And that makes sense if you look only at what China’s economy means for U.S. companies today. China, after all, is still a relatively small profit center for American business. U.S. companies are expected to generate around $80 billion in profits from their sales in China in 2019, far less than the $1.3 trillion the stock market has dropped in the wake of Mr. Trump’s tariff pronouncement last Thursday. Those China earnings are also a small portion of the overall $1.4 trillion dollars in profits that S&P 500 companies are expected to earn this year.
Stock prices are about the future, not the past
But the math that’s underlying the stock market’s current decade-long bull run, the longest on record, does not follow the earnings that China is contributing now — rather, it’s the massive sales growth and profits that investors expect U.S. companies will make there in the years to come. The problem for your 401(k) is that the presumed growth from China is already baked into current stock prices. Without access to a global economy, U.S. companies will face a future growth crunch. The end of globalization means the current numbers behind U.S. stock market valuations do not add up.
Here’s what doesn’t compute: The average stock in the S&P 500 is trading at roughly 17.5 times this year’s expected earnings. Stock market earnings multiples, or the price-to-earnings ratio, never exactly match earnings growth, but they are supposed to somewhat reflect it. And right now they don’t, at least not the growth of the U.S. economy, which most experts think won’t advance much more than 2% a year for the foreseeable future. That’s the rub. Investors have long assumed that U.S. companies will make up that lagging U.S. growth difference overseas, where markets are growing faster, particularly in China, and where U.S. companies are grabbing more and more market share.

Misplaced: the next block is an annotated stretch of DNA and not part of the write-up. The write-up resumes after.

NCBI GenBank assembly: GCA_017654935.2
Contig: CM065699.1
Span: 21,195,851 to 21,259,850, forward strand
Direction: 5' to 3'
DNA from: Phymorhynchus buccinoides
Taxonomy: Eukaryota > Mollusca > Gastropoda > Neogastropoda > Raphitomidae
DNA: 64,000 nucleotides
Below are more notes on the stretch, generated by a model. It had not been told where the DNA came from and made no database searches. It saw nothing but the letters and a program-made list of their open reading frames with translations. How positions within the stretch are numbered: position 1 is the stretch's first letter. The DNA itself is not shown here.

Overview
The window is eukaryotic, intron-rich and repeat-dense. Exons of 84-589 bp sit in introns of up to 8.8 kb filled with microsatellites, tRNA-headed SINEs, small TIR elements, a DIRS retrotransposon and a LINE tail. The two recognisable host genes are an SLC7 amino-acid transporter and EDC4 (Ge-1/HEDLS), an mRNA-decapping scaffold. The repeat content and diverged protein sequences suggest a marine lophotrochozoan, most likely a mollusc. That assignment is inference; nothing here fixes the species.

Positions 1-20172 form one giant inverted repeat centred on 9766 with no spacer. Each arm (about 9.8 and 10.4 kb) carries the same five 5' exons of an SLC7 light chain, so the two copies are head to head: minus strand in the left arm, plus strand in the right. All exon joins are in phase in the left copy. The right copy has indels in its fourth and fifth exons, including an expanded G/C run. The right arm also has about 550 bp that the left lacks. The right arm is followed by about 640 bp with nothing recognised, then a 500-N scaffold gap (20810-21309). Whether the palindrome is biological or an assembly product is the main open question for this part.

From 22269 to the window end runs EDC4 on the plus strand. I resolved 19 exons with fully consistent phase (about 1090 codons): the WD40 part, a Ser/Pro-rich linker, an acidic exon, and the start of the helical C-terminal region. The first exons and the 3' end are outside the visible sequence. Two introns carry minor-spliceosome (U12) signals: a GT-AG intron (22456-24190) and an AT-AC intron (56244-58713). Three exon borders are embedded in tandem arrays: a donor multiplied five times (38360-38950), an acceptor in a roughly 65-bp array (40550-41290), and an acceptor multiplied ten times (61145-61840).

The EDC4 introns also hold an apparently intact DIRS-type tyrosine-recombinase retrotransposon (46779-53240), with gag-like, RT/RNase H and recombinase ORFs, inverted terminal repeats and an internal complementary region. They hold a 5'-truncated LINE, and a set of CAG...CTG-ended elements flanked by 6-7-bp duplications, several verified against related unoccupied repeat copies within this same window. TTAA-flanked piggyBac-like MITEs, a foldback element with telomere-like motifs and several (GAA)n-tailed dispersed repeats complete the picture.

Put another way, China right now represents about 6% of the current overall sales of the S&P 500 but as much as one-third of the projected growth in sales of those same companies over the next 10 years. Add in the rest of the world, and nearly 80% of the expected growth in sales and earnings for the S&P 500 over the decade is expected to be derived overseas.
That’s why President Trump’s trade war and talk of economic nationalism is potentially so scary for investors. They have long bid up stocks on the notion that the U.S. was to be the hub, or at least a major spoke, in a global economy. If somehow Mr. Trump runs us off that road, the market will have to shift into a much slower gear.
To push the metaphor, the president’s trade war is going to make both the U.S. economy and your retirement account a lot less fuel-efficient. That means future retirees are going to have to fill up their 401(k)s with greater contributions — either by saving more or working longer or both — than what previous generations have done. Without China, and the rest of the world, in our portfolios, the road to retirement for all of us will get a heck of a lot longer.